2. Hi Charlene! Thanks for the comment. The Bible definitely states that there is a spirit world that has existed before humans...these angels coexist with us even today, good and evil. However, those souls are different than humans. The Bible (Revelations) also talks about souls in heaven awaiting their resurrected bodies, as that has not occurred yet, and those who are eternally separated from the love of God.

    The Bible is very clear that Christ paid the price for all of our sins, there is nothing we could ever do, good deeds or works, to earn our salvation. It states that do indeed go straight to be with God, without a single break in consciousness. There is not one mention in the Bible of purgatory or anything like it. The doctrine of purgatory comes from Medieval Times and most theologians believe it came about due to a misinterpretation of salvation. Ephesians 2:8-9 states, "For it is by grace you have been saved, through faith—and this is not from yourselves, it is the gift of God—not by works, so that no one can boast."

    You know I respect your opinion and religion and we have talked about my many hang-ups with the Catholic church. I respect that you (and others) are able to worship God in the Catholic church. Due to many events in my past, that is not the case for me and I find many, many inconsistencies with the Catholic doctrine and the Bible, the spoken Word of God. However, I have no ill-will toward those that practice the Catholic faith. :-)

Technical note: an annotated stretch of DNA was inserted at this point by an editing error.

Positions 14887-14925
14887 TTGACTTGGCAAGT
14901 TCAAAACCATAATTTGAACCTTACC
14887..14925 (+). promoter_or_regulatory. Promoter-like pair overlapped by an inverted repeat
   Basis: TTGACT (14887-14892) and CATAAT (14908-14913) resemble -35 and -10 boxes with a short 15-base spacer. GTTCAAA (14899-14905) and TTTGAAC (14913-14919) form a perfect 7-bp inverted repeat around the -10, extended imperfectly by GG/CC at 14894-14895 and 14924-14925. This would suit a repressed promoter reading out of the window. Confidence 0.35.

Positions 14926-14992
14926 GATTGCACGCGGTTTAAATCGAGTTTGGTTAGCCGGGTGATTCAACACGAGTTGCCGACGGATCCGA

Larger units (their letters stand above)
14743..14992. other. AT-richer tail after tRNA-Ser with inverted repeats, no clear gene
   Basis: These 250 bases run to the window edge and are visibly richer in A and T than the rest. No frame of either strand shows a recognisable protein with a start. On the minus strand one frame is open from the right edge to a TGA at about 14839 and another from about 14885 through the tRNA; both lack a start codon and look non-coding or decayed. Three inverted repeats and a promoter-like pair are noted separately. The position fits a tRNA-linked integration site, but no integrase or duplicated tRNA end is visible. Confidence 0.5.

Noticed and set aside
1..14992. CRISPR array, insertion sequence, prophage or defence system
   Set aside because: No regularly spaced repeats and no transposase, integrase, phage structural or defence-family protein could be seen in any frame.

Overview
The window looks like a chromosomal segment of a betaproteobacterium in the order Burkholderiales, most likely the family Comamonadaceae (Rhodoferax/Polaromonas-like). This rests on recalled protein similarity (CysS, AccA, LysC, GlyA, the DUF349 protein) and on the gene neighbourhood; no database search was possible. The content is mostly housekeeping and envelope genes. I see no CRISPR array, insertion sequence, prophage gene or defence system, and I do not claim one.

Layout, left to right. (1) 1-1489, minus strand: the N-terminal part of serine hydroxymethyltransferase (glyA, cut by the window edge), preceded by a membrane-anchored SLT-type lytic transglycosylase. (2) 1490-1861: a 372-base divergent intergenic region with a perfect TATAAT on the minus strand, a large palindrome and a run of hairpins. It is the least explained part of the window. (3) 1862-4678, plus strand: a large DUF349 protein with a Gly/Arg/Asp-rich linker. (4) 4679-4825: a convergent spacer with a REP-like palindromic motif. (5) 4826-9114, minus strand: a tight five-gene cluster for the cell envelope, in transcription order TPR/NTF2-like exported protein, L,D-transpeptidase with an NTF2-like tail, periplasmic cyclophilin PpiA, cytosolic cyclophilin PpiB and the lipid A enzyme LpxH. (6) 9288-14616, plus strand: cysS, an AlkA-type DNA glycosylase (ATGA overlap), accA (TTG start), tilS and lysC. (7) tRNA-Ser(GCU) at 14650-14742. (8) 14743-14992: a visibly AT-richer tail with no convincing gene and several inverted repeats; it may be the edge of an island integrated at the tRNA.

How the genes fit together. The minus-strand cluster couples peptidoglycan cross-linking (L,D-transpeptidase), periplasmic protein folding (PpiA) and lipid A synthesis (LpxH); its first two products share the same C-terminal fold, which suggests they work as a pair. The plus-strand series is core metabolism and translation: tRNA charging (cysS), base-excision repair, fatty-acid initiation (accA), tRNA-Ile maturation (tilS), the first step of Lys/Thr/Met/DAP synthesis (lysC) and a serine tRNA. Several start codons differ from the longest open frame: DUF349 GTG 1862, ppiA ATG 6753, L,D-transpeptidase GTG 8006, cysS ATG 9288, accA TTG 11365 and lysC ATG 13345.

1. In 1 Peter 3: 19-20 I believe Christ was preaching redemption to those who had died before he came into the world as Christ. As the scripture teaches the soul never dies but is eternal. Where we spend eternity is dependant upon his saving grace. Since his coming we have the option by free will to accept him as our Lord and Savour, or to refuse him. Those who had passed before his coming had not had the same opportunity and were held captive to the law under the Old Testament. Grace was not present and available to them until he died on the cross having conquered death. When he died he cried it is finished, as the perfect sacrifice had been given. When he went into hell, he took the keys to death and hell away from Satan. As the Son of God, the lamb of God and having he had authority to have dominion over the keys to death and hell and at that time was able to preach the gospel to those who had died prior to his coming.